Our team has been interested in trying to figure out how to measure our ability to improve both personally and as a team. Our teams purpose is to deliver high-quality software as quickly as possible. This is hard to measure, so the next thing to consider is what the best proxies are. We decided that we would instead measure and improve each developers skills and hope that this would lead to team progress.

How to use Javascript to manipulate the various operations of contextMenu in an automated test. Herewith a couple of points you may find useful...

At Lonely Planet's Melbourne headquarters, we occasionally sample some of the beverages on offer at local spots like The Reverence and Station Hotel, and we've even talked about getting a beer fridge in the office, but did you know that you can tap some rare and delicious brews right on your Mac?

One of the major tasks in Lonely Planet's switch to producing guidebooks from our shiny new CMS was writing an engine to convert data to fit templates in the ContentXML format required by our automated layout system. This seemed like a simple enough XML-to-XML conversion problem, so we initially tackled this with XSLT, but it soon became clear that the mapping was way more complicated than one-to-one.

After upgrading to Capybara 2 we spent a lot of time giving love to our neglected child. Feature/Acceptance tests. We had a lot of them and it was always the place we spent the least amount of time, we would write a few step definitions and throw in a few Capybara calls but more often than not we would write some javascript to interact with the page.

We recently upgraded a Rails 3 project here at LP to Capybara 2 from 1.1.2. Ran into a few minor bumps along the way which we've shared below. Hopefully it helps others choosing to upgrade.

When we created IAM accounts for our team, we had a desire to as self service as possible. Ideally, we wanted to provide a username and temporary password and then have users be able to set themselves up an access key, security certificate and MFA and be able to manage this themselves ongoing. However, this obviously couldn't be at the expense of security. We needed to ensure that users could only modify their own information and if we remove a user from our account theyre gone.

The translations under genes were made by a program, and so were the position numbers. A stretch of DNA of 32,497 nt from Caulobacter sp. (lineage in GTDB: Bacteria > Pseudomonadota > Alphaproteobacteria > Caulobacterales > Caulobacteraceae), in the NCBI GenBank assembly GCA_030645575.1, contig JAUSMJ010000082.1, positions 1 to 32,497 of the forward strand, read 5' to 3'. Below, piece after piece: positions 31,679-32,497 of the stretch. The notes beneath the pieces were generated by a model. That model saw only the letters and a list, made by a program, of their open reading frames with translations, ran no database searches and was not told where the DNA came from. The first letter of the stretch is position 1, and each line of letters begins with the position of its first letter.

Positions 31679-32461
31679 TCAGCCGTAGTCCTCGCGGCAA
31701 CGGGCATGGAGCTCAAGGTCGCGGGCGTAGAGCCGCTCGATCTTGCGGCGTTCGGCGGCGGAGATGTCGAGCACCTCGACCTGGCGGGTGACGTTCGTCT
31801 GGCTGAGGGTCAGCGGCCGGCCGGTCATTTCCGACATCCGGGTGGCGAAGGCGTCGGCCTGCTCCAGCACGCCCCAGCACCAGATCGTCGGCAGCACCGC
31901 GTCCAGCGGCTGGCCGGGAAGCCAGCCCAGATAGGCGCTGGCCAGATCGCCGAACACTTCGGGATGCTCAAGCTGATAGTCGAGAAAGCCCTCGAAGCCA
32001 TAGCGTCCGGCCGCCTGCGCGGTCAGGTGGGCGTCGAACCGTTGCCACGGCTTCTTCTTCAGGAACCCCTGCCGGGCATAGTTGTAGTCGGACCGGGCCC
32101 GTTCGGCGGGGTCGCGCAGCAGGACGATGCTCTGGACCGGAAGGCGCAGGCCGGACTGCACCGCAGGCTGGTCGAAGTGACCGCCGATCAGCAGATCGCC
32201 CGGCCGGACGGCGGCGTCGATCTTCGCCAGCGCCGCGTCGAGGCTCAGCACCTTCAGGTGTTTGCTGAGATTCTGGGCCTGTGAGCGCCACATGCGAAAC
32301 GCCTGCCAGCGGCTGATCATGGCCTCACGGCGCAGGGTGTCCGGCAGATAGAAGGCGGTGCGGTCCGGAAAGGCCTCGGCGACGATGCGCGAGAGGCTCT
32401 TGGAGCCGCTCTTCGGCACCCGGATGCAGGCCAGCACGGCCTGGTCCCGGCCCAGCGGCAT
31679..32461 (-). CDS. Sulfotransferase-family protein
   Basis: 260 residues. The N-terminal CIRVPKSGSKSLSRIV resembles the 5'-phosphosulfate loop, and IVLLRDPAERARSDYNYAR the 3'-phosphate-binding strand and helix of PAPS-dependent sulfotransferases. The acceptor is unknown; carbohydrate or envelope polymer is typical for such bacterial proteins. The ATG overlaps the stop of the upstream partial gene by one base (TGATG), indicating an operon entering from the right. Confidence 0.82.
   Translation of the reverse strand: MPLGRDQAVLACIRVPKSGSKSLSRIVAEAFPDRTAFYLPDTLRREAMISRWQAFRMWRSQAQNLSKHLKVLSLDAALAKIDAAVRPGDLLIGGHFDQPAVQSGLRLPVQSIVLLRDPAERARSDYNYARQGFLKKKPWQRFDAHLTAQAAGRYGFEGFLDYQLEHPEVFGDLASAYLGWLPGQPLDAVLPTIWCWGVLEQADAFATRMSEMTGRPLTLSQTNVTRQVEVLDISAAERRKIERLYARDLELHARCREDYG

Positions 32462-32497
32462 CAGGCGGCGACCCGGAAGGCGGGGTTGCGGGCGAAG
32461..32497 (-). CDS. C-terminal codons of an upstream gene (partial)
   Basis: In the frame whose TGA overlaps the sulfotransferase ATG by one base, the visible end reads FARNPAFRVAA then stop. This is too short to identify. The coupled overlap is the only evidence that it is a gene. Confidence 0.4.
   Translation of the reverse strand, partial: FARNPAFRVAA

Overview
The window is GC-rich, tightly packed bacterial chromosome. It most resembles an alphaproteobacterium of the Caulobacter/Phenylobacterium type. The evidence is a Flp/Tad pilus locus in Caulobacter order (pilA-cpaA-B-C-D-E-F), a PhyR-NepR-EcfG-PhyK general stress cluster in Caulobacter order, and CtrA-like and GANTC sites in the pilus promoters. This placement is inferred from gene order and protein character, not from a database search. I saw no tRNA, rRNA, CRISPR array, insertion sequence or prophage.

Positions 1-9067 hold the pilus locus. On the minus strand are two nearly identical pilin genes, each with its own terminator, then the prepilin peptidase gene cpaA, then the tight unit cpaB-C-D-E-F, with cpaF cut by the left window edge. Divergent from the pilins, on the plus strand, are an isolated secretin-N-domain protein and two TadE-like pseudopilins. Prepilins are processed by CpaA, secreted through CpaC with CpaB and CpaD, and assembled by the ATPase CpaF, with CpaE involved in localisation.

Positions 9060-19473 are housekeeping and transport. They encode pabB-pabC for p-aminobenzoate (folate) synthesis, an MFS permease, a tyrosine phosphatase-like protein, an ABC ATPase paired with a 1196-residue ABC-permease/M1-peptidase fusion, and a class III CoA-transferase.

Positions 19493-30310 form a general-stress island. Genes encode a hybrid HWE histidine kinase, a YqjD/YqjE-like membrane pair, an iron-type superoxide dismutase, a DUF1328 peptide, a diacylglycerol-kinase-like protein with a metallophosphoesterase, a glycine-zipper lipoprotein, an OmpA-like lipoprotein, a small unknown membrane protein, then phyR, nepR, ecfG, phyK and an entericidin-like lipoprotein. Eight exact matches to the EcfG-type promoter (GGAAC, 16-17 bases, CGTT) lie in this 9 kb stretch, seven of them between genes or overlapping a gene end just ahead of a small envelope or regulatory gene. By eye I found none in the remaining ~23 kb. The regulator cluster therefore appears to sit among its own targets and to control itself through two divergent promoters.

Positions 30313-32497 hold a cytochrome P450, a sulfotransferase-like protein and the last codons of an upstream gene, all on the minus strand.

Broken Promises: Counter-intuitive Exception Handling with jQuery's Deferred or, why "always" doesn't always mean always

I've spent the last couple of months learning the lovely language of Ruby. It has many delightful features, and I can see why all the cool kids are using it. Convention over configuration works often enough to be very useful. The language itself is, mostly, wonderfully concise and easy to read. Built in support for testing and deployment makes life so much easier. The amount of time it takes to create an application and get it into a usable (by users!) state is astounding for those of us coming from a Java/PHP background.

Fozzie was good, and we were happy with progress. We were monitoring applications in real time, the code was looking ok, and the stats looked good on the big screens. On reflection of the code though, we felt there was room for improvement on the way in which we were referencing Fozzie for the timing of code.

A target of ours has been to improve the monitoring of our applications. I'm sure this is true for nearly all Software companies. We have applications written in various languages, the main "must-monitor" ones in Ruby and Java. This article explains how we implemented statsd into our Ruby applications.

One of the great things about working for Lonely Planet is the opportunity to get out and about at meetups and conferences. Last week we organised and sponsored the first London ElasticSearch user group meetup.

Screamingly fast is now a requirement of all our projects. We've only made incremental improvements to our page performance over the past couple of years but this is about to change dramatically. Ill be sharing our progress on this blog. Were also experimenting with tools to help us capture performance data in real time and well share some of this data when we can.